And finally, the Democrats. With control of the House they will waste time and money denigrating, investigating and antagonizing the president. The House majority will make it impossible to develop and pass new legislation. It makes no difference if initiatives are good for America. Obstruction, the Democrats believe, is the path to a Democratic presidency.

Most importantly the opposition will continue to dig into every misstep by Trump and his sycophants. They will look into his business dealings and reopen scabs of the president’s sordid past. It will be very ugly and unproductive.

So why, one would ask, would a self-proclaimed billionaire put up with all this sh–? I believe, even Trump won’t be able to deal with such treatment for the next two years. I predict he will abandon efforts to run for a second term.


Obamacare Is Back In The News

I don’t know about all of you, but I’m exhausted trying to keep up with the machinations of both political parties. The latest issue is the revival of our old nemesis- Obamacare. The question is: should it be restructured or flushed down the toilet?

A conservative judge kicked off the latest brouhaha by ruling that Obamacare was unconstitutional because a new law passed by Congress eliminated the “mandate”. The mandate relates to the requirement that every American must have health care insurance or pay a fine.

These fines were supposed to encourage healthier Americans to buy Obamacare health insurance, which would offset the costs of paying for the unhealthiest Americans among us. To say it another way, healthy people would be taxed for the benefit of unhealthy individuals.

The judge indicated that the mandate was necessary to make Obamacare work, so the mandate’s demise made the whole Obamacare law unconstitutional.

There are two benefits that everyone, including both political parties, wants to retain from Obamacare, the right to be able to buy insurance even if you have a preexisting condition, and expanded Medicaid assistance for the most needy Americans. Because of universal agreement on these issues, they would be logical starting point for a new political effort to clean up health care. It’s not likely that this will work currently because Congress and the president are in a dysfunctional mode.

The major obstacle for a new law is the insistence of many liberals that health care be a one-payer system (that being the federal government). This would be an enormous undertaking and certainly the most expensive route to take.

Allowing the federal government to control such a gigantic part of our economy is a recipe for disaster. The feds have not been successful operating businesses for the benefit of their constituencies in recent history. The probability of abuses, higher taxpayer costs and inefficiencies is high. Notwithstanding this, most of the two or three-dozen Democratic candidates for president are adamantly for a one-payer system.

Republicans would rather have a private health care system that would be competitive and strive to bring down health costs for the federal government and all Americans. Today’s version of Obamacare is fraught with fewer choices, high premiums, greater deductibles, bloated and unnecessary coverage and inefficiencies. In fact most Americans need to retain advisors to help choose the right plan.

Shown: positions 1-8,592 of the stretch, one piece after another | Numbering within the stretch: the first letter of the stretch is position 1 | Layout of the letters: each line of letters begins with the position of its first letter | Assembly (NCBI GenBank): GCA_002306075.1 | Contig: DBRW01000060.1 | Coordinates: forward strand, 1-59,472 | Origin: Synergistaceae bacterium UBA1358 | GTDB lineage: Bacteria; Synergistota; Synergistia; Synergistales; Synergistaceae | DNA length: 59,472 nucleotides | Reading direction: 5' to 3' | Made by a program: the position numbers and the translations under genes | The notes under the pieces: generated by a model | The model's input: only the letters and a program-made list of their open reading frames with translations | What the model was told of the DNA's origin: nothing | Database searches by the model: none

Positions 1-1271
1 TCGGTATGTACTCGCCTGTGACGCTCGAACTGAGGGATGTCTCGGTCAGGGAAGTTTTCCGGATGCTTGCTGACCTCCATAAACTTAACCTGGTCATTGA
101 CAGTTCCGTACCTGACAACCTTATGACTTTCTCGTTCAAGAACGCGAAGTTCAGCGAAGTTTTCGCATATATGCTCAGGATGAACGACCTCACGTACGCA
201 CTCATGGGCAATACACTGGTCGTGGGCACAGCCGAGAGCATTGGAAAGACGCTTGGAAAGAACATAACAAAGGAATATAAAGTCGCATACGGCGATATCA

Fewer and fewer plans are available as insurance companies are walking away from this unpredictable business. The current Obamacare system is about to implode, even after trillions of dollars have been wasted trying to make it work.

In the meantime both political parties are politicizing the Obamacare conundrum. It’s too bad the namesake of the disastrous program is now in retirement and not bearing any responsibility for the terrible law he jammed down our throats.

Democrats believe they can make political points by repeating over and over that the opponents of Obamacare are going to eliminate the precondition guarantee and the Medicaid assistance for the needy. This ploy will not succeed.

The fact is that health care is a monstrous issue that threatens the financial viability of the country. The government should oversee the system, but not operate it. All those who abuse the system including pharmacy companies, cheating doctors and patients who file false claims should be prosecuted. A private system that closely monitors health care is the best path to follow. Socialized medicine will never be successful in this country.


China Is Not Yet Overtaking The US Economically

A short time ago I suggested on this blog that the US had a distinct advantage in the escalating trade war with China. This was based upon the extreme imbalance of trade that I believed favored America.

For the past several years it seemed like everyone was convinced that China was on the verge of overtaking the US economically. I don’t believe this is necessarily true.

Xi Jinping celebrated all this by making himself the leader of the country for the rest of his life. Maybe his elation has been a bit premature.

On the dark domestic side, China was making a mockery of free trade by supporting its homegrown industries with oversized tariffs, and stealing trade secrets from any foreign company that did business on main land China.